What a difference six months make: as 2014 drew to a close Geferson cut a frustrated figure at Internacional. Yet to make a single first-team appearance and relegated to the Under-20 squad, the left-back was offered for sale by Colorado bosses, but no takers were found.
Now, just six months later, the 21-year-old is part of Dunga’s Seleçāo squad for the Copa America in Chile. Such has been the speed of Geferson’s rise that his presence in the Brazil squad comes before he has even had a chance to be linked by the media to a European move, a rarity in this day and age.
Geferson was raised in Bahia, where, according to his mother, he spent all his free time playing football on the beach. And it was on those golden sands that he was spotted by scouts from local side Vitória, at the age of just eight.
Clubs from Brazil’s poor northeast often struggle to keep hold of their young talents, and so it proved with Geferson, who was poached by Internacional after they spotted him starring in a Sāo Paulo youth tournament.
The loss of the 15-year-old so hurt Vitória staff that they even considered closing their youth system up to Under-15 level.
The youngster took the move away from home in his stride and impressed Inter coaches with his confident manner, progressing well through the youth system until he was promoted to the first-team squad at the beginning of 2014.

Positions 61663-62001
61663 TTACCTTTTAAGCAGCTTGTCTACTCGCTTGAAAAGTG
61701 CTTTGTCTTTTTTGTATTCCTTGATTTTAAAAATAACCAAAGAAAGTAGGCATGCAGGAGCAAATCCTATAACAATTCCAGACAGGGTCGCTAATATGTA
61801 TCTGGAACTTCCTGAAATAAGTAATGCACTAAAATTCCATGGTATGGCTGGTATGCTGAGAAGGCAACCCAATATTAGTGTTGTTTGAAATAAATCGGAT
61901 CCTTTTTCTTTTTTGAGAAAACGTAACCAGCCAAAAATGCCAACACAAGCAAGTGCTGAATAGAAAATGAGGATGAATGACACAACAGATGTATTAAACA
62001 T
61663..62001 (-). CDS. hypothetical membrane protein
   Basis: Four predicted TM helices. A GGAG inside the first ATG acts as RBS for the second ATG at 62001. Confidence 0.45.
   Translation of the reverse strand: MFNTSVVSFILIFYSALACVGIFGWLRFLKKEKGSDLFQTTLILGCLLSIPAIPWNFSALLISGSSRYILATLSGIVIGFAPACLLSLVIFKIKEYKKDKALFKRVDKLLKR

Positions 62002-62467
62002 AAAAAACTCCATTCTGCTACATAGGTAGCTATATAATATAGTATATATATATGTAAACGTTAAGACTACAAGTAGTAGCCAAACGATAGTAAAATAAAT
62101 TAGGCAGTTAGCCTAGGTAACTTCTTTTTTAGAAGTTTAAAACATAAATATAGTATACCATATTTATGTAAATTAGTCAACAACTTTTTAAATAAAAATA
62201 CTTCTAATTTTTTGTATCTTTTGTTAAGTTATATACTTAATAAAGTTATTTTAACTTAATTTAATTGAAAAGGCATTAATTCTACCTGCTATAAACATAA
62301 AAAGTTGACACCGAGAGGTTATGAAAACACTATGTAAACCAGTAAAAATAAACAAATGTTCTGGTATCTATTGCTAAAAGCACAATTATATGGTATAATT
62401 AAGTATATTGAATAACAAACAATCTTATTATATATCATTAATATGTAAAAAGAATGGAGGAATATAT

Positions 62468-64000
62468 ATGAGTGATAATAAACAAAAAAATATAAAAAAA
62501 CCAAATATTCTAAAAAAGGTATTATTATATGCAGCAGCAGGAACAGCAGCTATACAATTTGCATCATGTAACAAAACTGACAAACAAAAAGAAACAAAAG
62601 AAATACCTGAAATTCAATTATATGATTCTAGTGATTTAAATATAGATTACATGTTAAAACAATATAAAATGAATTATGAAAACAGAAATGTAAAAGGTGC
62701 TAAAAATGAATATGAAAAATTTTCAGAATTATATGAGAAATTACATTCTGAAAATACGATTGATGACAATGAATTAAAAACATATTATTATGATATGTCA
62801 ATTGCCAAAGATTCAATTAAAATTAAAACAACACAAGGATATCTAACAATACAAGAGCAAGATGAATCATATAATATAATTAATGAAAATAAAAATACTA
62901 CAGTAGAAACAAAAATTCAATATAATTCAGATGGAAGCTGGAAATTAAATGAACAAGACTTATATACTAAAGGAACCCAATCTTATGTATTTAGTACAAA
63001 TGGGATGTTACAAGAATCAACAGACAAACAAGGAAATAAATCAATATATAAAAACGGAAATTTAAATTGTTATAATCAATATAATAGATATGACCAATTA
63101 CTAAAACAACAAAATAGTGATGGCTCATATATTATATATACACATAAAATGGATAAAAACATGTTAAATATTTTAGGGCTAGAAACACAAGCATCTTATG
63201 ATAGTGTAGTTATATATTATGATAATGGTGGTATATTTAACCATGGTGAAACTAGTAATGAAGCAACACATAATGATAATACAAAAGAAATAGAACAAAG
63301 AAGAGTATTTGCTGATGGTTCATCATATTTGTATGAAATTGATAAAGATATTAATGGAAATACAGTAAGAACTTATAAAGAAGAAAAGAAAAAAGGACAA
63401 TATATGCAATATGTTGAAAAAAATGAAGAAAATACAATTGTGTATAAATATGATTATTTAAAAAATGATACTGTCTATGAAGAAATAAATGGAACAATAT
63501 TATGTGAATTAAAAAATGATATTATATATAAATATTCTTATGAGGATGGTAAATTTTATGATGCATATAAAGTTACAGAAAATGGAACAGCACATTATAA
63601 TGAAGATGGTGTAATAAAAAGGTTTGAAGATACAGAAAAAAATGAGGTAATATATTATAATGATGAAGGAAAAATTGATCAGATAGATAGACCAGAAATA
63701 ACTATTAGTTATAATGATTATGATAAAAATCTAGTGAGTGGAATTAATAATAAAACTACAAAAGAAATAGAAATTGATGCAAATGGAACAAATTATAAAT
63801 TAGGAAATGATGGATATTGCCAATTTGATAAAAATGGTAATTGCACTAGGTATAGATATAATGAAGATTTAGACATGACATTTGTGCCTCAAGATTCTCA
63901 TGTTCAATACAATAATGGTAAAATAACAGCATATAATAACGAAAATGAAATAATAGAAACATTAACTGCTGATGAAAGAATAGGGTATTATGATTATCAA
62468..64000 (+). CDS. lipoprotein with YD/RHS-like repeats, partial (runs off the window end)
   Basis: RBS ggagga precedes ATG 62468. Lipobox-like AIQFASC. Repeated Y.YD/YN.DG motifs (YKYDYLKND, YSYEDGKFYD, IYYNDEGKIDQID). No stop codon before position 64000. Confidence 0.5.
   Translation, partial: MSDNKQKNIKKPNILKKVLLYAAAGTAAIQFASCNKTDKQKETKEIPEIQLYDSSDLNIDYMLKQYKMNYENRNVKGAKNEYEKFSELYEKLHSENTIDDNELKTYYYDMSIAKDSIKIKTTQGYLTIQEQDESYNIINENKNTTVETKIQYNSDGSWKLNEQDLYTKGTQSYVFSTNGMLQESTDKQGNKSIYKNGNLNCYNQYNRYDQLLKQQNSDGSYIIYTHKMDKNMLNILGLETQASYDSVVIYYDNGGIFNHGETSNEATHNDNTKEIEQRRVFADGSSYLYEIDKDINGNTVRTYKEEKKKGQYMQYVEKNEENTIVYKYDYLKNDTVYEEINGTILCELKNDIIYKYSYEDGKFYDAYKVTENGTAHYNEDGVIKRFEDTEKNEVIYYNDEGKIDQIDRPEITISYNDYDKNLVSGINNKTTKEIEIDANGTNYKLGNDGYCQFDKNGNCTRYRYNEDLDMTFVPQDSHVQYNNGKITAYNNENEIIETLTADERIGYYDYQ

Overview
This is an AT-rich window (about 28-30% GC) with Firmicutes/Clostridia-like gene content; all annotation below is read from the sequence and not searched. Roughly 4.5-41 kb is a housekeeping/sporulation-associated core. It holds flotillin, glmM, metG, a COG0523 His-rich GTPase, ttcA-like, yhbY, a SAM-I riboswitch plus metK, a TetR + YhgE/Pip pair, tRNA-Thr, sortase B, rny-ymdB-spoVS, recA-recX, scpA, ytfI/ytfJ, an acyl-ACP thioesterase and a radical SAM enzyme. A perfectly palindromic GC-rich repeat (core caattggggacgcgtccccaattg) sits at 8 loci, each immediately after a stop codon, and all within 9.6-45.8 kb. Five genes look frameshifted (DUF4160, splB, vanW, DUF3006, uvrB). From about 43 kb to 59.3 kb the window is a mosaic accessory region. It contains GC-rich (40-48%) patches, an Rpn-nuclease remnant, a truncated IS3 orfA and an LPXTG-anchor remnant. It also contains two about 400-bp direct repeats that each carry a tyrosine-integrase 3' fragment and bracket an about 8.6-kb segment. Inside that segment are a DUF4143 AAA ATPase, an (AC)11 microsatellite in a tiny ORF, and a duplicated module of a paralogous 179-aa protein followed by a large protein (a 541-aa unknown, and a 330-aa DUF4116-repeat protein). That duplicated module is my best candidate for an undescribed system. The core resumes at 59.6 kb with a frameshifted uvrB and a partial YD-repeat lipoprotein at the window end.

However, hampered by a succession of injuries he failed to make a single appearance and ended the year by being ignominiously demoted back to the Under-20s.
Were he a weaker character this might have meant the end of his Inter career, but, after a receiving succession of pep-talks from coaches, the youngster renewed his vigour in training and got his first-team chance after the club were forced to dispense of first-choice left-back Fabrício when he publicly rowed with fans.
The vacancy found Geferson ready and waiting, and he has made the position his own during his 16 appearances this season.
Geferson does not look like a player making his debut season in professional football, thus it is perhaps unsurprising that the aspect of his game to have most impressed his coaches, Dunga included, has been his coolness under pressure.
“He’s a cold-blooded player,” confirmed former Inter youth coach José Leāo. “He knows how to use the pressure of the game to his advantage. He made his debut in the Copa Libertadores away from home and looked like he’d always been there.”
This coolness facilitates a dead-ball specialism and translates into a composure on the ball that belies his youth. The Baiano is also possessed of skill, pace and pinpoint crossing ability, while he himself cites his marking and tackling as the best parts of his game.
All the attributes, then, to become a top-class full-back. But how does the youngster feel about joining up with the stars of the Seleçāo after such a short first-team career? “Man, (I’ve never met) any of them. It makes the butterflies in the stomach even worse.”
Written by Calum Leahy
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